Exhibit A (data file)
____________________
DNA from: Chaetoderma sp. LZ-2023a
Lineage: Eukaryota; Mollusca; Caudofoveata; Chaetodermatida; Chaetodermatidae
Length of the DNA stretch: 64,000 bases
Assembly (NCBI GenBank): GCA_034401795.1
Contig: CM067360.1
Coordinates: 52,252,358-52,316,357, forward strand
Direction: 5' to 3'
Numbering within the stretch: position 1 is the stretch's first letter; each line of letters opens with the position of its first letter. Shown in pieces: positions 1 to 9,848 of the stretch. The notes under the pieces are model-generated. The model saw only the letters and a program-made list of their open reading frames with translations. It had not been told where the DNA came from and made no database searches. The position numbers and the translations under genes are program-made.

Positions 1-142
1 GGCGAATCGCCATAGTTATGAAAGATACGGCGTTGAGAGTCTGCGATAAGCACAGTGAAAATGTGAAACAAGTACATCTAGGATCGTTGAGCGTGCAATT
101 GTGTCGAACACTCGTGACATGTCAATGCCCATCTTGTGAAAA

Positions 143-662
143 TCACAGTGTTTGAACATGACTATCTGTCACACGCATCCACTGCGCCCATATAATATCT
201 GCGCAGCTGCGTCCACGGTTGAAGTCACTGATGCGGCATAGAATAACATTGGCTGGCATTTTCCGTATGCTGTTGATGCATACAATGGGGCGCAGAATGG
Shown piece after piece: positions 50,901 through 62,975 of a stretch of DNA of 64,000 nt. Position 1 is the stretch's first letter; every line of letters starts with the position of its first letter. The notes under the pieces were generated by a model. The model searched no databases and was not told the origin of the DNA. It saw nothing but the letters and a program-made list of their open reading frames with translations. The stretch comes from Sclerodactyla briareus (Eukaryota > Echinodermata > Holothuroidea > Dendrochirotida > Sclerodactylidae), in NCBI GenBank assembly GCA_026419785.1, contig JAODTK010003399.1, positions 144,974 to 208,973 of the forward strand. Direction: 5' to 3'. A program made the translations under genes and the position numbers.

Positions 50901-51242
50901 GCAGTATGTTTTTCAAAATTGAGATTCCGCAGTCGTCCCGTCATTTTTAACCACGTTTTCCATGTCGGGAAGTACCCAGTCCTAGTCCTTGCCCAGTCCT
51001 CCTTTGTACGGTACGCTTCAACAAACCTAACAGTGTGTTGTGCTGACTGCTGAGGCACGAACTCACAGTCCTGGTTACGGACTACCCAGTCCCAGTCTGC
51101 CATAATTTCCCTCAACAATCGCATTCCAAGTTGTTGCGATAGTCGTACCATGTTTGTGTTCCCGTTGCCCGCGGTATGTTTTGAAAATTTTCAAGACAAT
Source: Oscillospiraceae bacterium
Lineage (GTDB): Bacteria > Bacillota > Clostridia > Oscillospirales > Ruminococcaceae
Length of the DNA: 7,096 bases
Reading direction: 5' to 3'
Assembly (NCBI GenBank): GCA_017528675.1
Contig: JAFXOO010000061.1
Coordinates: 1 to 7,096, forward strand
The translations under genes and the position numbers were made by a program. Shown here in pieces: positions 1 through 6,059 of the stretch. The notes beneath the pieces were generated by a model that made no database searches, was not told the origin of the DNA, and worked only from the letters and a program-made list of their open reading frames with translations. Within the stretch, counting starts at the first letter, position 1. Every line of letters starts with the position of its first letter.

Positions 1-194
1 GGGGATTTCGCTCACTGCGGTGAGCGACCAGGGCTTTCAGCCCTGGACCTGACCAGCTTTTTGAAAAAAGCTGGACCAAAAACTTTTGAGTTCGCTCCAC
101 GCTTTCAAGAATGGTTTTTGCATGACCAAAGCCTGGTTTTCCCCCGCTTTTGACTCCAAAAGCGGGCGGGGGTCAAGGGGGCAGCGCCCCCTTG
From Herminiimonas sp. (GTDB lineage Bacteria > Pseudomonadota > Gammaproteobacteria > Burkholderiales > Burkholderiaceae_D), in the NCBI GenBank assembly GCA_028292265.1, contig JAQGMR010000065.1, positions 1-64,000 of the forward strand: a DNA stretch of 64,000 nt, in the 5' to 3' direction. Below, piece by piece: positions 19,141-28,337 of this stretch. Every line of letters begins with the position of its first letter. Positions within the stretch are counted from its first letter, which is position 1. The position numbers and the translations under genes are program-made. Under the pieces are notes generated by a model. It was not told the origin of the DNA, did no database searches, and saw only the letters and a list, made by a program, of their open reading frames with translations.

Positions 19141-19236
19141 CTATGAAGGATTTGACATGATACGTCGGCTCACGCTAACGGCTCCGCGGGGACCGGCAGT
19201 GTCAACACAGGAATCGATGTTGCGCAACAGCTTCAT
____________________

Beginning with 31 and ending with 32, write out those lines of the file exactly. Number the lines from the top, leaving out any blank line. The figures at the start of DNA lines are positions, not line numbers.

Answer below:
From Herminiimonas sp. (GTDB lineage Bacteria > Pseudomonadota > Gammaproteobacteria > Burkholderiales > Burkholderiaceae_D), in the NCBI GenBank assembly GCA_028292265.1, contig JAQGMR010000065.1, positions 1-64,000 of the forward strand: a DNA stretch of 64,000 nt, in the 5' to 3' direction. Below, piece by piece: positions 19,141-28,337 of this stretch. Every line of letters begins with the position of its first letter. Positions within the stretch are counted from its first letter, which is position 1. The position numbers and the translations under genes are program-made. Under the pieces are notes generated by a model. It was not told the origin of the DNA, did no database searches, and saw only the letters and a list, made by a program, of their open reading frames with translations.

Positions 19141-19236